The Commission emphasizes that some APAs are likely to create distortions of competition within Europe, favoring large corporations over small businesses. It is also settled law that a tax relief for a multinational company is deemed to affect trade between member states. Automatic validation of the competitive distortion criterion may, however, be re-examined in the case of granting of an APA. It would first be helpful if the Commission specified the nature of the distortion of competition that it believes is created by the granting of the APA. A public subsidy to a business on the verge of bankruptcy or unable to grow exports (intra-EU) absent a subsidy can indeed cause a distortion of the internal market. But a member state agreeing to reduce the tax paid by a highly profitable multinational company does not have a clear effect on competition within the EU. Even if the classical results on the neutrality of corporate income tax on investment are not necessarily true in the real world, it is highly dubious that a lower corporate income tax rate could give a competitive advantage to a multinational firm. (See for instance: Stiglitz, J.E. ‘‘Taxation, corporate financial policy, and the cost of capital’’, Journal of Public Economics 2, 1973, 1-34.) Such an effect, if it ever existed, would only be observed under very specific circumstances. In the most general cases, the reduction of tax would probably be retroceded to shareholders, creating an effect on the international distribution of wealth but no direct effect on competition, especially if only the effects within the EU are considered. Similarly, in sectors where international competition exists only between a small numbers of large multinational companies that have all the same access to the APA process, the effect of such measures on competition is far from clear.
Provides the recipient with an advantage on a specific or selective basis.
Regarding this last, and probably the most important criterion, the Commission’s reasoning deserves to be more closely considered. As we have seen, there are two steps in the Commission’s analysis regarding determining whether a specific or selection advantage is being conveyed by a member state granted APA:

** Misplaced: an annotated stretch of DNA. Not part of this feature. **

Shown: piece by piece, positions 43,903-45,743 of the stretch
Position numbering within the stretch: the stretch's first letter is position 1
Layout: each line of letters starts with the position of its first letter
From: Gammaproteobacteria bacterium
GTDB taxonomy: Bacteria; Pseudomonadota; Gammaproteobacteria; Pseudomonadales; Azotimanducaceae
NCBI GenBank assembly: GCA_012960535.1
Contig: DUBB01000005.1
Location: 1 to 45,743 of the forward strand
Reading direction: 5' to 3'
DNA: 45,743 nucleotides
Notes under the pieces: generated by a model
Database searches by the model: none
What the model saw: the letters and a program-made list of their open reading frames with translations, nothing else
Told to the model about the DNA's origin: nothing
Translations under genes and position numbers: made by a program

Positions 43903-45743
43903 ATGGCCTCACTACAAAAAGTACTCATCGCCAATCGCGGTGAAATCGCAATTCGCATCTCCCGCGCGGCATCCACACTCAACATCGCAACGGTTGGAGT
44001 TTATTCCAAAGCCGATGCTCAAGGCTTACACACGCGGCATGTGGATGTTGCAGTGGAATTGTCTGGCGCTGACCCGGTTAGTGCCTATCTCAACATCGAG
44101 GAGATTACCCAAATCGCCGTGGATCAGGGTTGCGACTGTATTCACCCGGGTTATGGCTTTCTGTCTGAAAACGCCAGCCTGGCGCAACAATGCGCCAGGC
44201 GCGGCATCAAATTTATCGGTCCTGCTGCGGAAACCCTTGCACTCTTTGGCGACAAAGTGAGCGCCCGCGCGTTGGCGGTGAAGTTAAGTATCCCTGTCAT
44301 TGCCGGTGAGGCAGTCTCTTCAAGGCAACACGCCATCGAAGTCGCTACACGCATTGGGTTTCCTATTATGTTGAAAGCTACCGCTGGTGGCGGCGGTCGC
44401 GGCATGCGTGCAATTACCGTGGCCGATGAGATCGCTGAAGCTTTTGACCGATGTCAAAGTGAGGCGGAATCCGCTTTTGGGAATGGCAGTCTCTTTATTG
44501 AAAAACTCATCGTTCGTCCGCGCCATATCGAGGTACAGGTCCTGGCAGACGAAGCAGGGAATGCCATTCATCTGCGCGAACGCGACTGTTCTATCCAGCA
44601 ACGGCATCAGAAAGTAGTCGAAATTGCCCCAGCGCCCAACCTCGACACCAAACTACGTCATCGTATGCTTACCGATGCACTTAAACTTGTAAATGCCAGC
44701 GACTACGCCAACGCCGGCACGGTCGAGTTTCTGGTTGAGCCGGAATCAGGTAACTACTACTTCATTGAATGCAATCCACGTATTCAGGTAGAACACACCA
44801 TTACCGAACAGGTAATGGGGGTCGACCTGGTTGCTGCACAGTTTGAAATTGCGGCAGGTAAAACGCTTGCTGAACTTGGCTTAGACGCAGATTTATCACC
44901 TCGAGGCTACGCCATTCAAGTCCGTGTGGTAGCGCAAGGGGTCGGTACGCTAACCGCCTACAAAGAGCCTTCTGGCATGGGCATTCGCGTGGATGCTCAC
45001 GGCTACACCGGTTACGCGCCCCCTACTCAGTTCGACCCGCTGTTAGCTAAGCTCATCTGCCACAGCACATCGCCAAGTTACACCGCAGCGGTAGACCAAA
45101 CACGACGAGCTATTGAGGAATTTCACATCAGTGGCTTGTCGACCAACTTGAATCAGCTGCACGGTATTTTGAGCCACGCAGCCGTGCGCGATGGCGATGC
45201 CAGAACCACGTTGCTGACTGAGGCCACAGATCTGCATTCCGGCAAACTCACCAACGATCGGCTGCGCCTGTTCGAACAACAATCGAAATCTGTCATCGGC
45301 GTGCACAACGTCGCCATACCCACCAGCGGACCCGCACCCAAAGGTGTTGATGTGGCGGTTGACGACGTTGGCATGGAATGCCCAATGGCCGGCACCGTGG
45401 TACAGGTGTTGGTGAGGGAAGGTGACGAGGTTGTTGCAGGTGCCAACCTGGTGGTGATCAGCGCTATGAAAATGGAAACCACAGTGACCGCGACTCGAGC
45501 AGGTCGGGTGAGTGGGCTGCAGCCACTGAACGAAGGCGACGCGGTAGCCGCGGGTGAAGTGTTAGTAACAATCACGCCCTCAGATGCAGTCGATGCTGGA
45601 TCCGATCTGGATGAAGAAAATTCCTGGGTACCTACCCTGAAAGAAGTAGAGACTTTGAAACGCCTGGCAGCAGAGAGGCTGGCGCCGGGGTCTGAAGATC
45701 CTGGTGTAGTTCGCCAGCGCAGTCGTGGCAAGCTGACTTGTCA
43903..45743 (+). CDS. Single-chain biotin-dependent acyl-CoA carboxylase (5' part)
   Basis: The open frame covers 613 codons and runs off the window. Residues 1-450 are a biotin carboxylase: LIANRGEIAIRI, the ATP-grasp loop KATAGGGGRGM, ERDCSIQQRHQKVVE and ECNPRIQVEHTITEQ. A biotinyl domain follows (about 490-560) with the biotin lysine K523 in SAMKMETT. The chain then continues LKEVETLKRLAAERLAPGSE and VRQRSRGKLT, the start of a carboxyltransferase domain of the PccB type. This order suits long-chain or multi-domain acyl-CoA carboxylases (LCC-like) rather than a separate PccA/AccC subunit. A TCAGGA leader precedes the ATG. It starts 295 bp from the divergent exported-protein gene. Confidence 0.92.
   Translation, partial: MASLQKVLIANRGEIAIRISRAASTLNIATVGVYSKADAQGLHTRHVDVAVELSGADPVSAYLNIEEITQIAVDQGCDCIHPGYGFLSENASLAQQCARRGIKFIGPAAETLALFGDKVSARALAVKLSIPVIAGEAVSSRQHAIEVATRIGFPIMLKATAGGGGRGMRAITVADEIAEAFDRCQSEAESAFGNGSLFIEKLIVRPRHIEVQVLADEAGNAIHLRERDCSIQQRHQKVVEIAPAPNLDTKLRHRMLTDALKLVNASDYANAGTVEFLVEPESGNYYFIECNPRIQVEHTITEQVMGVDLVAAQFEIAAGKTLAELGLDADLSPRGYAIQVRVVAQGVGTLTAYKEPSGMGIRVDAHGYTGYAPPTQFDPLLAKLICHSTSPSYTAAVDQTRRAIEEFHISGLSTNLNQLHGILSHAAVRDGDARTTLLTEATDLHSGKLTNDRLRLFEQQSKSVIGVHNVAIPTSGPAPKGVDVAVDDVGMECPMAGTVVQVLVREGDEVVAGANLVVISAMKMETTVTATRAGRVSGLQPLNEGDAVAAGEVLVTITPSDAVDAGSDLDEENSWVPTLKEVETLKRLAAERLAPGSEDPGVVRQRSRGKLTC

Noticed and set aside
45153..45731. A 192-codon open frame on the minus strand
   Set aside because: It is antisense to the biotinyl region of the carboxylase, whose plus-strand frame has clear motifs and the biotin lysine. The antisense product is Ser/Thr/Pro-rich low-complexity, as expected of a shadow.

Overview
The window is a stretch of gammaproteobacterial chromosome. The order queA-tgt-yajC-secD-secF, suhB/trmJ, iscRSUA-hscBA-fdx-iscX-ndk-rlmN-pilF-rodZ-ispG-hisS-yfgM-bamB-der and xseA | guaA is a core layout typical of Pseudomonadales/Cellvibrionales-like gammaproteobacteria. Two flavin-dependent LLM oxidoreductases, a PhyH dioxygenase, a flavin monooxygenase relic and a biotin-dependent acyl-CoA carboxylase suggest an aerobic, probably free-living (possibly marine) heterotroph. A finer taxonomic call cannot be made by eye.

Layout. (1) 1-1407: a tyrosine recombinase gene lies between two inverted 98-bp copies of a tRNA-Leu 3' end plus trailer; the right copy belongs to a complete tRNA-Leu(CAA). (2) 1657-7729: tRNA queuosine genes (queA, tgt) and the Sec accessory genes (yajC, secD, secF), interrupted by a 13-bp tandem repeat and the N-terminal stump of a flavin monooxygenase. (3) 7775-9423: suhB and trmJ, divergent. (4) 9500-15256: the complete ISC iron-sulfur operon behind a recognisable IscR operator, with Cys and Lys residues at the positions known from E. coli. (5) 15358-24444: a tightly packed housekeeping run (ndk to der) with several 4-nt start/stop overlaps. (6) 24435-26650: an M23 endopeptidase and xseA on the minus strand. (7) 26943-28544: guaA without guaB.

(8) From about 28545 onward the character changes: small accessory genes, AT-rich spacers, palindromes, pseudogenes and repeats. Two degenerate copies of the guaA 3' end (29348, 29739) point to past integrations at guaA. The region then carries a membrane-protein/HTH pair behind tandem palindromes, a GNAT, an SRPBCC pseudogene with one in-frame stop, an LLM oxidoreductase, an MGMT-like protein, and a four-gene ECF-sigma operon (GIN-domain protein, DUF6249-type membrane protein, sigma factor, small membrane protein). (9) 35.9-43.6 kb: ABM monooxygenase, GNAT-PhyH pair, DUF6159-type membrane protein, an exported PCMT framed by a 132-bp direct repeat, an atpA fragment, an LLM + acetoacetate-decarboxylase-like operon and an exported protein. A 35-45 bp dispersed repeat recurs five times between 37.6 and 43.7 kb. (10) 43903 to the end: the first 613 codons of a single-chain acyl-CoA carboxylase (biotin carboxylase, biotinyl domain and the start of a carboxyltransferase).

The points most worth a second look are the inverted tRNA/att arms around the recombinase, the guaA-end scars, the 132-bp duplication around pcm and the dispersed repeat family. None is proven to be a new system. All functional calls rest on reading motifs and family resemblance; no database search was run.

- If the APA states or defines a transfer pricing policy that in inconsistent with the arm’s-length principle, it is deemed to be selective. Though one may first wonder if the Commission is really that attached to applying the arm’s-length principle as this principle was criticized in the CCCTB Directive (‘‘A key obstacle in the single market today involves the high cost of complying with transfer pricing formalities using the arm’s length approach. Further, the way that closely integrated groups tend to organize themselves strongly indicates that transaction-by-transaction pricing based on the ‘arm’s length’ principle may no longer be the most appropriate method for profit allocation.’’ COM(2011) 121/4, page 4)
- The proper application of the principle of competition can be measured using the ‘‘market operator test.’’
Both legs of the Commission’s analytical framework underpinning its approach are highly questionable. First one could imagine that the tax authority of a member state adopts a particular interpretation of the arm’s length standard and applies it consistently in all the tax ruling (APAs) it negotiates. This measure would then no longer be selective. Importantly here, while the OECD’s arm’s-length principle can be difficult to apply in practice—as is frequently noted practically applying the arm’s-length standard tends to be more of an art than science—it is still a widely accepted standard. Judgement is required in its application and taxpayers and taxing authorities can disagree on what constitutes the most reliable best method. A review of major tax disputes relating to transfer pricing shows that the application of the arm’s-length principle may lend itself to differing interpretations. In the case of the Commission’s state aid inquiry related to Apple, this difference of view is on full display where Apple relies on the results of applying the transactional net margin method while the Commission rejects that approach and makes a general assertion that a one-sided testing approach is not appropriate considering Apple’s facts and circumstances. The DG COM Working Paper discusses different methods applied under the OECD transfer pricing guidelines at para. 17 – 22. What is not done in the working paper is to explain how the test applied by the Commission fits with the market operator test that is typically applied in state aid cases. Thus the Commission’s interpretation that the Apple APA was somehow ‘‘selective’’ seems to ignore the reality that transfer price analyses typically yield a range for an arm’slength result.